When we announced that we were going to visit Mason, several members of Texas Wine Drinkers emphasized that we needed to visit Dan and Jeanie McLaughlin at Robert Clay Vineyards. We were grateful that Dan was available for a while – he was busy in the vineyard that afternoon and made a trip to town to visit.
Dan and Don Pullum talked shop for a while – some of which I understood – until Don said, “Let’s you and I stop talking shop and start talking wine.”
“Do you guys like Chardonnay?”
“Not California Chardonnay.” (Julie made “a face”)
“That’s the same face I made when Dan told me that there was Chardonnay in the vineyard.” (Jeanie) Dan had told her that they could make it different.
This is Robert Clay Vineyards (RCV) Texas Chardonnay: The same three neutral oak barrels for every vintage. Unfiltered & unfined (forced settling of sediments). Not oaky and buttery, but still big in the mouth.
Jeanie poured us two glasses each: the 2018 Chardonnay, unfiltered/unfined that is their normal Chardonnay, and one that was filtered. They both expressed a lot of green apple/pear with hints of ginger, but the mouthfeel was much fuller and layered with the unfiltered than with the filtered.
Next up was a 2017 Albariño that they had “inherited” from Compass Rose Cellars, a winery that closed a few years back. It had a nose of fresh green table grapes – the first wine I have ever known to present that way to me. The flavor, however, was befuddling me and I pulled out my tablet so I could get the colors down. I didn’t do a complete Visual Tasting, but I “dabbed” the colors that I tasted. This started a short conversation about synesthesia. My “tasting notes” for the Albariño are on the left:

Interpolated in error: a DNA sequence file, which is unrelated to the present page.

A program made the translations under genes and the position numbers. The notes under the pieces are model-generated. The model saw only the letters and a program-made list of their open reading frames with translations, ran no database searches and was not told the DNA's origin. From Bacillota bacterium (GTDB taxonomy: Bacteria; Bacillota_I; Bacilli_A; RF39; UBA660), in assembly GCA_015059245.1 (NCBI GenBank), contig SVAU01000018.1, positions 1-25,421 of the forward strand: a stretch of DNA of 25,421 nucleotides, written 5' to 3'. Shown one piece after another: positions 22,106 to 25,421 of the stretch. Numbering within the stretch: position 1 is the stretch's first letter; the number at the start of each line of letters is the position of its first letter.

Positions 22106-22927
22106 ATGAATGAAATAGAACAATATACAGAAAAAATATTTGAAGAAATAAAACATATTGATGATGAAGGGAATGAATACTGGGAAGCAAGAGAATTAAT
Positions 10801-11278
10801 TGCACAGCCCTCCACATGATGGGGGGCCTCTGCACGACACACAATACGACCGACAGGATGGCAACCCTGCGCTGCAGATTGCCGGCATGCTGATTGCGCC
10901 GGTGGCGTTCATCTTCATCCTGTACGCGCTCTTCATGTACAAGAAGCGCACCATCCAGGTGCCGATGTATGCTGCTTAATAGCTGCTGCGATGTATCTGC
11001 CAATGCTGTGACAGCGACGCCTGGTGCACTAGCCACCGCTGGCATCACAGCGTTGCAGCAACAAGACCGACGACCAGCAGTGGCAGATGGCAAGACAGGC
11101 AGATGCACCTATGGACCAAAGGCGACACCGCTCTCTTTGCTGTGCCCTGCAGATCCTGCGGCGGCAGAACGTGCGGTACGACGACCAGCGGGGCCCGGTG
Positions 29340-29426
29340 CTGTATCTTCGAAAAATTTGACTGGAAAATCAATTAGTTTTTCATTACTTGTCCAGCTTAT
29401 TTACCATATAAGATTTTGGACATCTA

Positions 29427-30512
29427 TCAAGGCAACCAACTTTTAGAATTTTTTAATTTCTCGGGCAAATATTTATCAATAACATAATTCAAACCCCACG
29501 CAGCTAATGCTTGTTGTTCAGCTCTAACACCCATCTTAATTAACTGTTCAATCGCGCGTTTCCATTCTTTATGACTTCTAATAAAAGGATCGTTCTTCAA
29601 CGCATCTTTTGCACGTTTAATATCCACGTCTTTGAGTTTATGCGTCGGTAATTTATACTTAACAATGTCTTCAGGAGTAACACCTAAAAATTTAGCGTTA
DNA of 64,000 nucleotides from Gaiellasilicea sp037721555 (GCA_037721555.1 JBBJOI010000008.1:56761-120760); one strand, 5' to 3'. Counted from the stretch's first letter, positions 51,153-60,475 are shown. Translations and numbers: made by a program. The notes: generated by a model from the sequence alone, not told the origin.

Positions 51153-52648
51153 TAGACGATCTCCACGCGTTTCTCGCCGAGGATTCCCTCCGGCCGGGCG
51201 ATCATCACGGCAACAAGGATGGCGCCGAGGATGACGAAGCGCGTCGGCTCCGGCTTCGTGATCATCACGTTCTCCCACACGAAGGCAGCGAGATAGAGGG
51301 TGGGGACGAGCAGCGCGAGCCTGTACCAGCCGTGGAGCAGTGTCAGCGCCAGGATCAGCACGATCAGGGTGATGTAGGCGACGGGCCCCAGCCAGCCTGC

Looking back, that was grapefruit, orange peel and pith, and ripe pear. Slightly nutty.
How about a 2018 Rosé? This is 75% vat-fermented Chardonnay blended with their “free run” GSM. Dan’s comment: “You smell the Chardonnay and taste the GSM.” The Visual Tasting snippet in the middle shows that with cherry smack in the middle.
Dan had a bottle open of his last Ruby Cabernet (whose vintage I forgot to note), so we lucked out there. It hit me with bright cherry, plums, with open smooth tannins – not mild, but smooth. It had a vague creamy finish to it on top that I always like.
Time for Touriga
Robert Clay Vineyards was the first to plant Touriga Nacional in Texas. A bold call, right? Pardon the pun, but it is a bold grape; however, it seems to tame in the hands of Texas soil and growers. Our first exposure to RCV Touriga was the Sandstone Cellars VII. It was a huge wine served at Pappas Steakhouse in Houston and Highlighted in Saveur (Oct 2012)
2016 Touriga This is being served in Houston at Chris Shepherd’s Wild Oats restaurant with several other #RealTexasWines (thanks to Matthew Pridgen, Wine Director of former Underbelly, perhaps?) and priced fairly, too.
2017 Touriga: As-yet unreleased, Dan let us taste this to compare with the 2016. (Note: He holds all of his reds for 12 months after bottling to ensure that they can catch “corking.” This is after 52 months in the barrel.)
The 2017 hit me with a smoky campfire, burned marshmallows, and hoisin sauce, leather, stewed fruit – very savory. It’s on hold until 2023…(we did ask, though)
The 2016 hit us with rich Luxardo cherries, prunes, leather, and forest.
I’m going to finish with the 2015 Merlot: 26 months in French Oak, 200 cases, estate-grown, and the taste I had at the winery hit me as a fruit bomb with crazy tannins (that’s my note!). I am SO glad that I bought a bottle to bring home. I opened that tonight and it poured with a very cherry-vanilla pipe tobacco nose. It is very fruit-forward, but not a bomb. It’s carrying the cherry and tobacco to the palate along with still-tight-but-opening tannins. The finish is the tobacco, very mild, in the back of the mouth. For me, this is a very pleasant experience. Worth laying down for a few more years, which means that I need to get some more.
It’s worth making the trip to Mason to visit, experience the wines, and consider getting on the list for Futures. There are some excellent wines that are in the wings that I’m eager to get my hands on.
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